DEHRADUN: Littering in such pure places is a problem that needs to be tackled quickly. The otherwise pristine meadow has turned ugly due to excessive littering, majorly during the New Year as there was a high influx of tourists during this time.
The government has spent nearly Rs 200 crore to generate snow in the artificial skiing lake in Auli. This man-made lake has already turned into a dump yard. This is a part where we should get angry and blame ourselves rather than the government. The empty plastic and liquor bottles can be seen strewn across it.
Chandrakant Purohit, a tourist from Doon who recently visited the town, hoping to find a snow-covered expanse, was disappointed when he came across a gorgeous valley full of trash.
According to him, “It was not a great sight; the rink was filled with plastic and glass bottles.”
Purohit said that while tourists often litter the hills, the administration is also to blame for not placing enough trash bins. “In our trek of nearly 4km from the base to the hilltop, there was not a single dustbin to be found. Also, on our way, we found people drinking alcohol in the open,” he said.
“While a team visits the town regularly during peak tourist season, cleaning has been on halt due to heavy snowfall.” Said Shailender Panwar, president of Joshimath municipal council, under which Auli falls. This clears the fact that an area like Auli is also hard to maintain due to natural circumstances. People should always be more cautious at such remote places. How hard is it to keep the trash in their bags?
“Our vehicles cannot go up to the town due to snowfall but tourists also must not litter the mountains. The tourism department must ensure the cleanliness of the town,” he said. During the off-season, municipal council staff visit every 15 days and collect the town’s garbage, which usually weighs up to 1 quintal. “During the peak tourist season, when several thousand people visit the town, trash generation surges and we try to clear it regularly so it doesn’t accumulate.”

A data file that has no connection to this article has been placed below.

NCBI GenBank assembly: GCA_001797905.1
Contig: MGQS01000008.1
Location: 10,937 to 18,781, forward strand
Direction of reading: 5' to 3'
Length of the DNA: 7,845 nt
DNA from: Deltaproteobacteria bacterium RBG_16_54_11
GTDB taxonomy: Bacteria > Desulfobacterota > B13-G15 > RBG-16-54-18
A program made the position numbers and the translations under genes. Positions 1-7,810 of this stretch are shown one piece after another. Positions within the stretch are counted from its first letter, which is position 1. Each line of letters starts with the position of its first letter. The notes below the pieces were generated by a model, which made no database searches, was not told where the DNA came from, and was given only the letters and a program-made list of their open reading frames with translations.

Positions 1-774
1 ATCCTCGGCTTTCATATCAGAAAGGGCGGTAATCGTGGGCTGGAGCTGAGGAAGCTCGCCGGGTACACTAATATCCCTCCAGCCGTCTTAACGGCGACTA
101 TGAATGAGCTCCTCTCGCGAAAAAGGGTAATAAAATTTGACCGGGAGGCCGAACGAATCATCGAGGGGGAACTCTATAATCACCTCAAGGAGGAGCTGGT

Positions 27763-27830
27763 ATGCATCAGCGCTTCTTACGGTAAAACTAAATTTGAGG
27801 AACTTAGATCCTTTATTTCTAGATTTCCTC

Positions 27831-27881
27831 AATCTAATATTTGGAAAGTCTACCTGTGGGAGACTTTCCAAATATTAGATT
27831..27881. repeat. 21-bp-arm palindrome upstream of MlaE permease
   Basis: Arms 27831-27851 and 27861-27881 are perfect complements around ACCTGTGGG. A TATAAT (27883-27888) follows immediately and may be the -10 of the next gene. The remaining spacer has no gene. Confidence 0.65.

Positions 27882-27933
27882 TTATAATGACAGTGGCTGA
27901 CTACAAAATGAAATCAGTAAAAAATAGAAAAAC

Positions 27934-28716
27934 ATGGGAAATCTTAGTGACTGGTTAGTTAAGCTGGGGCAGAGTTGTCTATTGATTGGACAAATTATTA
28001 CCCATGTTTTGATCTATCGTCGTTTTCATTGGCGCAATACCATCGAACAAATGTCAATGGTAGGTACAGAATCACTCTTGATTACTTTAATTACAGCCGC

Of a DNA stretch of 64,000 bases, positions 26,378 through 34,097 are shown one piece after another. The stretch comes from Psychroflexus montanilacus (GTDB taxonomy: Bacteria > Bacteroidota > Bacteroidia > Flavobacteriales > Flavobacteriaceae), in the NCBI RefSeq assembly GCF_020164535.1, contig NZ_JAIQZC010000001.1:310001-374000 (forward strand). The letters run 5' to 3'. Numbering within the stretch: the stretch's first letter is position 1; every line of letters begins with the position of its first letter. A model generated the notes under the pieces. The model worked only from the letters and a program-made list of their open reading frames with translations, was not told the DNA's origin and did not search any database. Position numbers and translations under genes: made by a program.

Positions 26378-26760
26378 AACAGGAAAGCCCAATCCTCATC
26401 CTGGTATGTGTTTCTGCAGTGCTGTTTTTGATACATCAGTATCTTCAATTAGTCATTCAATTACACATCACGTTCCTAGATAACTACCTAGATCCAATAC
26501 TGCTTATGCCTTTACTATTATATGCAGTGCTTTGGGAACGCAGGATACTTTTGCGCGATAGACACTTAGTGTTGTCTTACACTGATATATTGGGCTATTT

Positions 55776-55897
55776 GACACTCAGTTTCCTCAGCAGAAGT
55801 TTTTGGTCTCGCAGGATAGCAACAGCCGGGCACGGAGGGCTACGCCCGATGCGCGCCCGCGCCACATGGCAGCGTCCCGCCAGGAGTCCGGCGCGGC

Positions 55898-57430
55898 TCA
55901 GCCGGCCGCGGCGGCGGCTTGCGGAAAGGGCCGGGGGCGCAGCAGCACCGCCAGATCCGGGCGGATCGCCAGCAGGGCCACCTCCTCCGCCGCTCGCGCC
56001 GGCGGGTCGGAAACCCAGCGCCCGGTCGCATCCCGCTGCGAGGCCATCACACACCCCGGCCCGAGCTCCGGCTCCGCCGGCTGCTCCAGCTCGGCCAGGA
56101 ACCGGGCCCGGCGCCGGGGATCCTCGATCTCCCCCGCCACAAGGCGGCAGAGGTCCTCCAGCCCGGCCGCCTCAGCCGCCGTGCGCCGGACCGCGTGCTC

“However, there are challenges. The snow blocks roads and the ropeway which we use to reach the town is occupied by tourists. Therefore, tourists should do their bit by behaving responsibly,” Panwar added.
The effect of littering worsens when it’s not limited to the problem of looking at the trash. When The snow melts, the garbage flows downriver streams. The melted snow passes through tiger reserves. Wild animals in these protected areas, including tigers, leopards, and elephants often end up consuming plastic and other pollutants from these rivers.
In the meantime, the idea of imposing a “green tax” on tourists, which was proposed by the Uttarakhand Environment Protection and Pollution Control Board in 2019, seems to have died down for now.
Villagers feel that tourists do not care for the mountains they flock to. “Tourists should not come with the mindset of leaving behind a trail of trash for locals to clear,” said Shanta Devi, 43, a resident of Joshimath.